“The reality is that we saw this channel excavated last week and we saw an immediate change in the flooding water levels.

“This situation could have been avoided with a bit of forethought and planning.
“People shouldn’t have to get out there with shovels and risk their lives because it was badly managed in the first place.”
According to Council’s website, it has an Environment Protection Authority Licence to extract 100,000 cubic metres of sand from The Entrance per year, with the most recent programs in 2015 and 2018.
Up until 2009, dredging was undertaken on average every 12 months, however at that time, the former Wyong Council’s Review of Environmental Factors (REF) resulted in a change in the way dredging was conducted and thus a longer time between dredging programs.

Under the REF stipulations, dredging is only undertaken when a set of indicators are reached, which include: the “throat” of the channel being reduced to a 15m width at mid-tide; the flood tide sand shoals threaten to block the ebb tide dominant channel along the northern eastern side; and, the flood tide sand shoals threaten to block the main channel east of the bridge.

Council’s most recent dredging in 2018 removed 45,000 cubic metres before the EPA issued a prevention notice to cease the discharge of sediment waters on to North Entrance Beach.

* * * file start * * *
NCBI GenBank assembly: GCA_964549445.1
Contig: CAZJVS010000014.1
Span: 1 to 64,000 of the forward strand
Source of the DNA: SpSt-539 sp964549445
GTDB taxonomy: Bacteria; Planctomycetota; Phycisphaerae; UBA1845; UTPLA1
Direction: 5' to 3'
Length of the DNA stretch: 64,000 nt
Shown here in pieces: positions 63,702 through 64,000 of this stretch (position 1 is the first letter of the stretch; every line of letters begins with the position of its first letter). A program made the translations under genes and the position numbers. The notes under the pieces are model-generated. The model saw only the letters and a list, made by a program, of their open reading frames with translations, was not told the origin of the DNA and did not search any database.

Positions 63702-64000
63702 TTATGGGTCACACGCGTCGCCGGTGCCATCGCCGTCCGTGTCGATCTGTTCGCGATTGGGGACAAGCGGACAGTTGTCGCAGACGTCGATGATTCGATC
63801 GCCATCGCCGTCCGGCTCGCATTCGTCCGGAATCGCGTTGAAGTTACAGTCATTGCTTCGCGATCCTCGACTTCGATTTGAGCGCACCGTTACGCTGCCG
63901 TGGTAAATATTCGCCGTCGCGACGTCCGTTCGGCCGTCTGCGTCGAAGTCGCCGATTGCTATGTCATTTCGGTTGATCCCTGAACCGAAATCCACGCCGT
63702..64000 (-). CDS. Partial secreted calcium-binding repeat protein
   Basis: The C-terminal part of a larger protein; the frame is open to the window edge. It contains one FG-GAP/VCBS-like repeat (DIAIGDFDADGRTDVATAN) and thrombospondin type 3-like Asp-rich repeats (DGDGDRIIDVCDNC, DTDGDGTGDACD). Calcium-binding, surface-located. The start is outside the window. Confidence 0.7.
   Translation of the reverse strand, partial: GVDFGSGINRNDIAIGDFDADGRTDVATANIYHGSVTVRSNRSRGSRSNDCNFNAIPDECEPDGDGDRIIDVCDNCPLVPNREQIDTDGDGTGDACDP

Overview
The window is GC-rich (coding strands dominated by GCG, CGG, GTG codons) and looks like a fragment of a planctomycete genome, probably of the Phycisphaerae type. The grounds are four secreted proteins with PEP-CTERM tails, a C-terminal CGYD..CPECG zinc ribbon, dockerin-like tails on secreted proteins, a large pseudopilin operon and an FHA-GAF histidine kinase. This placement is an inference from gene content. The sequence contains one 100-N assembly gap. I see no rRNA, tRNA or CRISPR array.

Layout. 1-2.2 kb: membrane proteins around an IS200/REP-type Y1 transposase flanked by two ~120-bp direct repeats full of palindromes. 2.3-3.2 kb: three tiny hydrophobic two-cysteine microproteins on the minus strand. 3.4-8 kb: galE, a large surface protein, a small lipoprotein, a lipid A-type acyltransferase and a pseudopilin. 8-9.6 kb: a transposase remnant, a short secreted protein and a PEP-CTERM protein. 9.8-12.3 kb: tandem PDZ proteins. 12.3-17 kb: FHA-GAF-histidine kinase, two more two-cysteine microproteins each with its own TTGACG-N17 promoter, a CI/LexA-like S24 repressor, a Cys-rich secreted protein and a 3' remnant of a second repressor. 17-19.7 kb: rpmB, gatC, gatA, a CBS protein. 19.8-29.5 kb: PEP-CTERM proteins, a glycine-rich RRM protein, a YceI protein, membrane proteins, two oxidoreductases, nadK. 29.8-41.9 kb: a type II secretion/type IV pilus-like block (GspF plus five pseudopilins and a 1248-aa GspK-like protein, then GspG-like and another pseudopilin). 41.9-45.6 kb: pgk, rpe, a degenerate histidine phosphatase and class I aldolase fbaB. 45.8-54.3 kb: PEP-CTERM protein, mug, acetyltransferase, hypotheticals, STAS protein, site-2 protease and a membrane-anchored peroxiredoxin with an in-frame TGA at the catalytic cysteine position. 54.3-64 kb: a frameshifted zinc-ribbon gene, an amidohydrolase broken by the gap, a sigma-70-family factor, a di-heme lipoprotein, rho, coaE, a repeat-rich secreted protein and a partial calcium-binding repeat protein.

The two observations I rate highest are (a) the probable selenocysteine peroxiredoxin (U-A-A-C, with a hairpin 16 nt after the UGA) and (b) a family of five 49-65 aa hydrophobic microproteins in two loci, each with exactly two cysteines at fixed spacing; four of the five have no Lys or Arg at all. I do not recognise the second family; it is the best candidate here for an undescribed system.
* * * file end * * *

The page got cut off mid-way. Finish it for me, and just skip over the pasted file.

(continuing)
The EPA said at that time that it had not ordered Council to stop all sand dredging … it could continue as long as it met the conditions of the licence.
No dredging had been undertaken since.

The Mayor was invited to make comment about the Notice of Motion calling for her to resign, however, no response was received by the time of publication.

Source:
Interviews, Feb 18
Press Conference
Melinda Pavey, NSW Water Minister
Adam Crouch, Parliamentary Secretary for the Central Coast
Jilly Pilon, Central Coast Councillor
Websites, Feb 8 to 14
State Emergency Service
Central Coast Incident Alerts
Mayor Lisa Matthews
Ben Weber Facebook
Interview, Feb 14
Mayor Lisa Matthews on Coast MMM Radio.
Media statement, Feb 14
NSW DPIE – Crown Lands.
Website document, Feb 16
“Dredging at The Entrance Channel”
Central Coast Council.
Reporter: Sue Murray